RESIDENTS OPPOSE BUILDING OF SYRIAN ORTHODOX CHURCH
Courtesy of North Jersey Media (26 June); by Monsy Alvarado, photo by
(ZNDA: New Jersey) A standing-room-only service at St. Gabriel's
Syrian Orthodox Church in Hackensack. A different kind of standoff is
blocking the church's move to Haworth.
When the Rev. Aziz Hadodo leads Sunday services at St. Gabriel's
Syrian Orthodox Church in Hackensack, he can't help but notice the
young members who stand in the back.
"I pray for them. I say to them, even with these conditions, you come
to church,'' he said. "They deserve better than that."
In an effort to better accommodate the 450-member congregation,
church officials want to build a larger house of worship with a
community hall in Haworth. But the church's plans have gotten a
chilly reception from Haworth residents and members of a nearby golf
club, who have filled Planning Board meetings since February
expressing their objection to traffic, noise, the loss of trees at
the site, and the size of the proposed building and its dome.
The church wants to erect a 5,000-square-foot building on 3.4 wooded
acres on Sunset Avenue, a residential zone. Plans call for the single-
family house on the property to be torn down. Churches are permitted
in residential neighborhoods.
"I don't think it's the right place for a church,'' said Ruth
Benvent, a next-door neighbor to the site who, along with her
husband, Joseph, hired a lawyer to fight the plan. "To knock down a
home that is well over a million dollars to build a church, it just
doesn't conform to the neighborhood."
The White Beeches Golf and Country Club, which abuts the property,
has also hired a lawyer.
Hadodo said he understands neighbors' concerns and respects their
need to question the church's proposal. But, he said, he is
optimistic that eventually, neighbors will warm up to the plans.
"It's going to be a first-class church, nothing of an eyesore,'' he
said. "It's nothing to be ashamed of. It will be a beautiful
Sunset Avenue residents have said that having a house of worship
among single-family homes could negatively affect their property
values and bring unwanted cars to the area.
"There is already enough traffic on Sunset Avenue, and we don't need
any more traffic," said Nick Fazio, who lives in the neighborhood and
has not missed a Planning Board meeting.
Hadodo tried to alleviate concerns that cars would be lining the
streets, saying the church probably wouldn't use more than 60 of the
150 parking spaces it is required to build.
Other residents pointed to the loss of tax revenue, since property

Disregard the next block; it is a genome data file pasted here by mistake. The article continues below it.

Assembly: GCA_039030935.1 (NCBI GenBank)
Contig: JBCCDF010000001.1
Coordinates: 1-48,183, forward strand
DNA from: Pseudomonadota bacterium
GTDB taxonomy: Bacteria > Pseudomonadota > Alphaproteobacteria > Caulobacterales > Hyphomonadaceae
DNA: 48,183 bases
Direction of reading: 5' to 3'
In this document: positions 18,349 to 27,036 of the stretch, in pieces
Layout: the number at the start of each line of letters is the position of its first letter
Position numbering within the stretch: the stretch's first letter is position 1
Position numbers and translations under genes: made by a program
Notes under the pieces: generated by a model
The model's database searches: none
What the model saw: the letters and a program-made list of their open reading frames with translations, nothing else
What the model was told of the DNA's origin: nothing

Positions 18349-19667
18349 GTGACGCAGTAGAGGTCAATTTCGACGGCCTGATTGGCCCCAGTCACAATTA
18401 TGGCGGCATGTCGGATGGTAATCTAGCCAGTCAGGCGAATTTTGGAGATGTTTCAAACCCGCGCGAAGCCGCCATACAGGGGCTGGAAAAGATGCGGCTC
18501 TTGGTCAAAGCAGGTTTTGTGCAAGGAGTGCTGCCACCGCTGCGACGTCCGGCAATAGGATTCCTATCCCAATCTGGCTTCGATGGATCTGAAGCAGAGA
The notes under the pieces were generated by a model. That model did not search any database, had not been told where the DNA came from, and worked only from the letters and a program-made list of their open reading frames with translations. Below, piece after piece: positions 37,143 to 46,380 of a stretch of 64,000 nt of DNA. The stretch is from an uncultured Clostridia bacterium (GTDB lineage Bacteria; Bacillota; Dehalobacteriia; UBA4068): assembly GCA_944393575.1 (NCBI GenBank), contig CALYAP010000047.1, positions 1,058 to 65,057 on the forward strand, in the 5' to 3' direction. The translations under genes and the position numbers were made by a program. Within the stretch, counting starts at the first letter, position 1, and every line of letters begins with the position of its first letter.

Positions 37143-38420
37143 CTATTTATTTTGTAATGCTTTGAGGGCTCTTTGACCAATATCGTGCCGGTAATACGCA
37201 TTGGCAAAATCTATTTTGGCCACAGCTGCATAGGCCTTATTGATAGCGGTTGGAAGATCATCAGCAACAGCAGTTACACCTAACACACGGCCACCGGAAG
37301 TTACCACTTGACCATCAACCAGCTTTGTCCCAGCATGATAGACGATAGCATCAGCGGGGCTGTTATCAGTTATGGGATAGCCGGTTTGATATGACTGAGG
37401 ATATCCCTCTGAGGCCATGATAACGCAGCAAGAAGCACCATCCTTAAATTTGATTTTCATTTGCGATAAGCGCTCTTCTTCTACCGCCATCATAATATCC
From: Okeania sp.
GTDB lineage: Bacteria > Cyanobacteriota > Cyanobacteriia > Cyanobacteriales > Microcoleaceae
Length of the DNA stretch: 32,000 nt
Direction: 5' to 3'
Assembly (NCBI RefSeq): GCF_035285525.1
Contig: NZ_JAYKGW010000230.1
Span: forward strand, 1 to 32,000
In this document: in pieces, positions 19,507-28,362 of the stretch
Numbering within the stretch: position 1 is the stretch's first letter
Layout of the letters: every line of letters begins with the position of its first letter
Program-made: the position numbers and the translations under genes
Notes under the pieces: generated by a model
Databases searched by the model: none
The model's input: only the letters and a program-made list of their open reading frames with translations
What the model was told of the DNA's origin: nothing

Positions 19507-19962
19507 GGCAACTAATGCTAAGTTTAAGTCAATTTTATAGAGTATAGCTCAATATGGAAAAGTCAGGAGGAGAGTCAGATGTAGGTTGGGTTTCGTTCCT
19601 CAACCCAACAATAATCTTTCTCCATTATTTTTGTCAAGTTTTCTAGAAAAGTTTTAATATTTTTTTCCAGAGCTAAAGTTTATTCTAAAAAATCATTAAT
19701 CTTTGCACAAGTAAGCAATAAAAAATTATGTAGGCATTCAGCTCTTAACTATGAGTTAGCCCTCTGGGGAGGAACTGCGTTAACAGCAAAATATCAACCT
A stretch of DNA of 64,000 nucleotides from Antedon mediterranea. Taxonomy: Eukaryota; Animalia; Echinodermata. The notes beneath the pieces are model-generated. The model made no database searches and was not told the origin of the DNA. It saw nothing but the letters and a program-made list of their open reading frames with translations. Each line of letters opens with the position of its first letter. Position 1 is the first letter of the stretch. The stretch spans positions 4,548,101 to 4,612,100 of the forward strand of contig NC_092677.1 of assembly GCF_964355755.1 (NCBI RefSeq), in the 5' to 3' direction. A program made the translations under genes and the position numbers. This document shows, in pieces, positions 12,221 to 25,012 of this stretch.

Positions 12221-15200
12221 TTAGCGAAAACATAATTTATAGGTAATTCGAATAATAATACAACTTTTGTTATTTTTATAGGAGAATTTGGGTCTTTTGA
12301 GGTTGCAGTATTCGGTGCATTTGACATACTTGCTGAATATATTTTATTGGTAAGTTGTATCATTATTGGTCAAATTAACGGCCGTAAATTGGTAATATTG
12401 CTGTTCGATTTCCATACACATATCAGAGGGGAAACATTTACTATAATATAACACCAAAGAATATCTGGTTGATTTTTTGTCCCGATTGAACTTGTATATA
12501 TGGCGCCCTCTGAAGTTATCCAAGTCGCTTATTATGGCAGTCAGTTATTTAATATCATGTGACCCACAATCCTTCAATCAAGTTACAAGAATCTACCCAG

belonging to churches and other religious organizations is tax-exempt.
Hadodo said that although the church won't be paying taxes, there is
a benefit to having a house of worship on the site.
"We're not burdening the school budget, because we are not bringing
children to educate,'' the cleric said.
St. Gabriel's has been in Hackensack since 1994 and has outgrown the
former Protestant church on Fairmont Avenue that it now occupies.
Most of the church's members are first-generation immigrants from
southern Turkey. The congregation was formed so they could attend
Mass in Syriac-Aramaic, the language that Jesus spoke.
"Our people, they wanted their own church, because they wanted to
understand the Mass,'' Hadodo said, about holding services in their
He said the congregation includes a number of self-employed jewelers
who are hard-working. He said the parishioners, who live in such
towns as Dumont, New Milford, Bergenfield, and Haworth, raised the
money through donations to build the church and buy the site, which
cost $1.15 million.
Hadodo said he doesn't expect the number of congregants to grow much
bigger, a concern expressed by several Haworth residents.
"When our people increase in numbers, they look for another church,''
he said, noting the church is composed of about 120 families. "Our
people like small groups."
Furthermore, he said, he expects younger members to seek out other
parishes, which conduct Mass in English, as they get older. St.
Gabriel's holds the one Sunday service in Syriac-Aramaic.
"Newcomers attend church, but as you go through generations, the
attendance falls,'' he said. "Our people are going to be Americanized
sooner or later."
In addition to a 450-seat sanctuary and community hall, the proposed
building would have a kitchen, an area for Sunday school, and a
library in the basement.
Hadodo said the church would be used primarily on Sunday mornings for
Mass and Sunday school. It also would be used Monday evenings for
Bible study. Church events during Christmas and Easter would be held
in the community hall, he said.
The hall also would be rented to parishioners for weddings, but
Hadodo said he usually performs only four weddings a year. He said
most members would prefer to have weddings at restaurants or banquet
halls where they don't have to worry about hiring caterers.
"Even with baptisms, they go to restaurants,'' he said.
The plans also call for a dome that would extend approximately 30
feet. The dome is supposed to represent Christ as the head of the
church, according to testimony at one of the Planning Board hearings.
Church officials said having one dome was conservative for the
Another hearing on the church's proposal is scheduled for July 16.